Listening to this project In my car, I was immediately impressed by the drummer on this session. I was driving, so I hadn’t pre-read the publicity notes or looked at the CD cover credits. I just popped the disc into my player. This is an album of grooves and funk; fire and spice with bursts of creativity like whispering voices in the background or saxophone sweetness added at unexpected times.
There’s a lot of synthesized music, with Taber Gable strongly present on piano, Fender Rhodes and synthesizer. Matt Dwonszyk locks the rhythm section in place with his strong bass licks. Andrew Renfroe plays a mean guitar on cut #3. When I look to see who composed that song, it was none other than Renfroe.
Jonathan Barber has composed eight of the twelve songs on his debut recording. Some tunes remind me of modern jazz, others are more contemporary. You get a sense that these young musicians have listened to the likes of George Duke and Herbie Hancock. They like to groove. Jonathan Barber is the powerhouse behind this group, always at the forefront of their energy and persuasive with his drum licks and percussive powers. Vision Ahead is a tribute to his dead brother who he unexpectedly lost in November of 2016.
“My music not only helped me through my grieving process but sparked a fresh musical style in hopes of carrying on the spirit of this American art form; jazz.”
Barber is a terrific and gifted drummer. His songwriting skills are more grooves than substance. I didn’t find many melodies that leant themselves to being easily repeated. Some are extremely complicated, like the 7th cut, “Airport” where Barber adds vocals to his resumé. He penned the lyrics on this Eldar Djangirov composition. Eldar is a super-talented young pianist who has been Grammy nominated. The intervals of this song are challenging and Barber has added a huge amount of echo to this production. Is that to mask his vocal shortcomings or for the effect of the huge, hollow buildings that house airport facilities?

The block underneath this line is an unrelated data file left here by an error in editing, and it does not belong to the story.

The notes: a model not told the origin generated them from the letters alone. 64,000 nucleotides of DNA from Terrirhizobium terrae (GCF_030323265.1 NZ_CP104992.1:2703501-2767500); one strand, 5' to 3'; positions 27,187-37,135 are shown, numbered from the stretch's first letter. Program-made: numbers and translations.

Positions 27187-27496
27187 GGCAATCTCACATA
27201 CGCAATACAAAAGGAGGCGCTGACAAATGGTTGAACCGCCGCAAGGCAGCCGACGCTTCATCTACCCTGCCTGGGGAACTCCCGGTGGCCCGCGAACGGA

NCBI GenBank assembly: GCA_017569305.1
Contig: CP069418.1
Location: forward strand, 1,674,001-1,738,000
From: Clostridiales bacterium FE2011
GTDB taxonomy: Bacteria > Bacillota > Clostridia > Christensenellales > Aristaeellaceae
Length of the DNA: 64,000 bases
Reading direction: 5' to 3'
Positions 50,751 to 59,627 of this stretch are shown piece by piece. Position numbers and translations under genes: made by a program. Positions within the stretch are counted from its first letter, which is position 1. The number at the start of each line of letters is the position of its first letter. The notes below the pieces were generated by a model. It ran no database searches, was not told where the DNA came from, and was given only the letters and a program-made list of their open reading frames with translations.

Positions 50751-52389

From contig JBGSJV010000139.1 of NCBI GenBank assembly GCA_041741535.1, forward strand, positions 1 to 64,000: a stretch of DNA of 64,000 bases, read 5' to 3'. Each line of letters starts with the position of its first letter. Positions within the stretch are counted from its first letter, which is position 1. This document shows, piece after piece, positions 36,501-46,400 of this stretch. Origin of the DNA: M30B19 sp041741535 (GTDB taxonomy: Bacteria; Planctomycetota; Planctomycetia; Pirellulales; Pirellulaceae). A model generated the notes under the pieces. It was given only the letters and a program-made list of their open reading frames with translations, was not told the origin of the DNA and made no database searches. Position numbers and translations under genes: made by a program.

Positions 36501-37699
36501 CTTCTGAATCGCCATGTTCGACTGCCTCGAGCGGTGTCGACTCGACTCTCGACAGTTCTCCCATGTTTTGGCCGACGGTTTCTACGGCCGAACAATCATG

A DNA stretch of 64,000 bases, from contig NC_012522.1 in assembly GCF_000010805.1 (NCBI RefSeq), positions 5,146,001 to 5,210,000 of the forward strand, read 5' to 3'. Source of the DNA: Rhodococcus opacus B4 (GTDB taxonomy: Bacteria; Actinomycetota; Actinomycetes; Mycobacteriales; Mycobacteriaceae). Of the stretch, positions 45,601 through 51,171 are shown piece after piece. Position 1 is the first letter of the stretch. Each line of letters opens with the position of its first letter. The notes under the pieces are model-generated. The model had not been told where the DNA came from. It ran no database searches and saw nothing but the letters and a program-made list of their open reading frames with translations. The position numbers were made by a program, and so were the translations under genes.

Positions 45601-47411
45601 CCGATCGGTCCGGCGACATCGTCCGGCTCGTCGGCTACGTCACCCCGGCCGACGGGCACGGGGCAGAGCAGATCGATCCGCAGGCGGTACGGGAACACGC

“Time Will Tell” adds the pretty background voices of Denise Renee and Sasha Foster, rich and warm, proffering a hip-hop groove wrapped around Barber’s drum expressions. He sings on this tune also. I prefer the singing he does on his drum kit. Once again, this composition is repetitious to a fault. For the most part, Barber’s compositions are strictly grooves that make for pleasant listening and background music. But there are no Duke Ellington, Billy Strayhorn, Herbie Hancock, Freddie Hubbard standard jazz tunes on this album. There is, however, some serious and outstanding drumming taking place.
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